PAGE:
Taking a stroll around change and tradition
The title of an essay she wrote recently, about the city’s architectural past, conveyed her approach to cultural preservation. It was called “Change is also a Tradition.” She now has a chance to put her ideas into practice.
From now until June, Ms. Cho, along with Robert Koehler and Brian Barry, two American expatriates, will lead guided monthly tours of the city, exploring the history behind the concrete towers and brick-built villas that now define Seoul’s urban landscape.
The tours have been organized by the Seoul Foundation of Culture and Arts. They are part of an ambitious program to rediscover the city’s hidden assets, aimed at showing people the changing face of Seoul over the past century.
For Seoul, the idea is an entirely new concept in city tourism. It allows locals to explore familiar terrain from an unconventional viewpoint, while tourists from outside the city get to explore the city’s underbelly as they stroll through narrow alleys and catch glimpses of mountains.
“The idea originally came to me after I took a course called ‘Architecture of New York’ when I was studying at Columbia University,” said Ms. Cho, who offered a similar tour for expatriate women in 1998. “Every week we met at the Bowling Green Park and walked around New York to talk about its urban landscape. In Korea we learn about Roman and Egyptian architecture, but it’s critical that we learn to see our own architecture in its historical context.”
Ms. Cho’s walking tour is an welcome addition to a city where the tourist infrastructure is considered inadequate, compared to neighbors like Japan or China.
For the past two or three decades, the urban architecture of Seoul has often been used as a textbook example of how not to handle a nation’s cultural heritage during the course of redevelopment.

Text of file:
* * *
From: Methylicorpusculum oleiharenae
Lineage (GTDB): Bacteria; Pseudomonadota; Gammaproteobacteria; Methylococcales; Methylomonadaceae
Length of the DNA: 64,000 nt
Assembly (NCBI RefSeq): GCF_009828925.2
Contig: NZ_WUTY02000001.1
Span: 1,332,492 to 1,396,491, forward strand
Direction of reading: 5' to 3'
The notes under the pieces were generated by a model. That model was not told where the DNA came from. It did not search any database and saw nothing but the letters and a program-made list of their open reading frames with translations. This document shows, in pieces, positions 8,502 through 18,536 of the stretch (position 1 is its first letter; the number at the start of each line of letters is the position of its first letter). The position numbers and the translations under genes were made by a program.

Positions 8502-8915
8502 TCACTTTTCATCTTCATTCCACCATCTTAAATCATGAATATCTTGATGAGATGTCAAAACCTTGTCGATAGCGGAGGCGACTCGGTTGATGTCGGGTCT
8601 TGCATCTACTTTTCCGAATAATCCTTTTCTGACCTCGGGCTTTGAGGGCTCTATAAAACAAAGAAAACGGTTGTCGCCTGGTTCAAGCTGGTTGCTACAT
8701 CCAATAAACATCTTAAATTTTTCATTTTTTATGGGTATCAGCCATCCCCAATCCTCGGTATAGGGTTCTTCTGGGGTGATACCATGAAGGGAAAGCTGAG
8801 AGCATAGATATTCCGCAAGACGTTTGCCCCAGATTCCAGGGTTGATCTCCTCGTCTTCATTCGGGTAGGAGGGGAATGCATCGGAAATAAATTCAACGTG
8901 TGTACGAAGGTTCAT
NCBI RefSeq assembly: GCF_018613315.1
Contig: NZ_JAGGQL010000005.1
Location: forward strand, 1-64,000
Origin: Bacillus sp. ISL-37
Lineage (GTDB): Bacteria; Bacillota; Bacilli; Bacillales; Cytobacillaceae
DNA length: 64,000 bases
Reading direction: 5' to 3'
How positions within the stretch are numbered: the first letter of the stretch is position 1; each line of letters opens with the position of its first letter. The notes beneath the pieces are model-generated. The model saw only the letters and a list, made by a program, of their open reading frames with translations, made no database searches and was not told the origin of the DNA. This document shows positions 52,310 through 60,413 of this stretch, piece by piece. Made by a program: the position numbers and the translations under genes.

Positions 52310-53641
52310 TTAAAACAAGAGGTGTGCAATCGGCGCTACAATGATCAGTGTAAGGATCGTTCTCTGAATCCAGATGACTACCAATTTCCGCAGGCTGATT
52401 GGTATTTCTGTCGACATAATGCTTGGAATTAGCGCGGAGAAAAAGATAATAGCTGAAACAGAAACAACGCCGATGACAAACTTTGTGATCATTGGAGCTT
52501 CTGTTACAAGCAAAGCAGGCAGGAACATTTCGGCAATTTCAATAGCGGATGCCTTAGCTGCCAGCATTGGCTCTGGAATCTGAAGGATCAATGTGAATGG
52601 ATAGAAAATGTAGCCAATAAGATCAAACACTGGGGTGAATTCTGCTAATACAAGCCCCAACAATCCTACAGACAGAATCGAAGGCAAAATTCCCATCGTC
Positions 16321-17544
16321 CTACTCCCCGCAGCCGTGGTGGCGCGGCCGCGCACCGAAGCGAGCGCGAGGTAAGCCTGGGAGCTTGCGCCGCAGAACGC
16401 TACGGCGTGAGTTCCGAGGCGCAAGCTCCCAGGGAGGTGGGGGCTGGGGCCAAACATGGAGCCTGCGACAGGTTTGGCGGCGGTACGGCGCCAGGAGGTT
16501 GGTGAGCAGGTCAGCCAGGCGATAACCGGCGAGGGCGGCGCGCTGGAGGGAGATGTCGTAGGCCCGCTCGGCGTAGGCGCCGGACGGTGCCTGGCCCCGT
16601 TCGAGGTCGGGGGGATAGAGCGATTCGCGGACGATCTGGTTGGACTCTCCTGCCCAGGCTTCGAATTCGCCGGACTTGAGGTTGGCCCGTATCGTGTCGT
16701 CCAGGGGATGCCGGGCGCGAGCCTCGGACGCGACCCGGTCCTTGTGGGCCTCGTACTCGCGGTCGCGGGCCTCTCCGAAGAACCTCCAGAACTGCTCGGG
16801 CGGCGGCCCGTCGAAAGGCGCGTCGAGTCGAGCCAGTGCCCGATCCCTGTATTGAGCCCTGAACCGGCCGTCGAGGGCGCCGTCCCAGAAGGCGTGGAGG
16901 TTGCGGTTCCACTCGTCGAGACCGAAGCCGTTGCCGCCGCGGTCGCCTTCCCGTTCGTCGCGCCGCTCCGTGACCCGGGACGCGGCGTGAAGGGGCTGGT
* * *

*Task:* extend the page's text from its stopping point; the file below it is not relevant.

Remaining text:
The city is full of palaces, temples and fortresses that were torn down during the colonial regime, then hurriedly rebuilt, and demolished again and then rebuilt decades later to mimic the original as part of modern attempts to expand tourism. The majority of Seoul’s traditional houses were either bulldozed during one of several real estate booms, to be replaced with tall apartment buildings, or they have been extensively rebuilt to meet the standards of modern living. The situation outside of the city is even worse. One foreign travel journalist wrote, with acid sarcasm, that the urban landscape elsewhere on the peninsula is “an inferior version of Seoul.”
Tourism has suffered, and the local government is desperately trying to change this situation by spending a significant portion of its tax revenue on tourist facilities. In one way the program offers a rediscovery of Seoul.
“It’s an exploration of the living streets of the city,” says Ms. Cho. “I am a facilitator, encouraging people to see what they’ve been missing.”
During the first tour, which took place last Sunday, a mix of people met in front of Sungnyemun Gate, near the entrance to the Namdaemun market. The tour then took in the Bank of Korea and City Hall, ending at Gwanghwamun. The tour route was specifically designed by Ms. Cho with an old map of Seoul in mind. It travels along the path of the old fortress walls that once defined the city, before they were torn down to make way for streetcar rails at the turn of the last century.
Aside from designated landmarks, the group also stopped to hear mini lectures about the “zoning significance” of each vicinity, in terms of its urban planning, and the architectural influences that define the style of the buildings erected in the city center during the modern period. The tour was conducted in English and Korean and focused on architectural trends of the modern era, using a variety of examples on the way.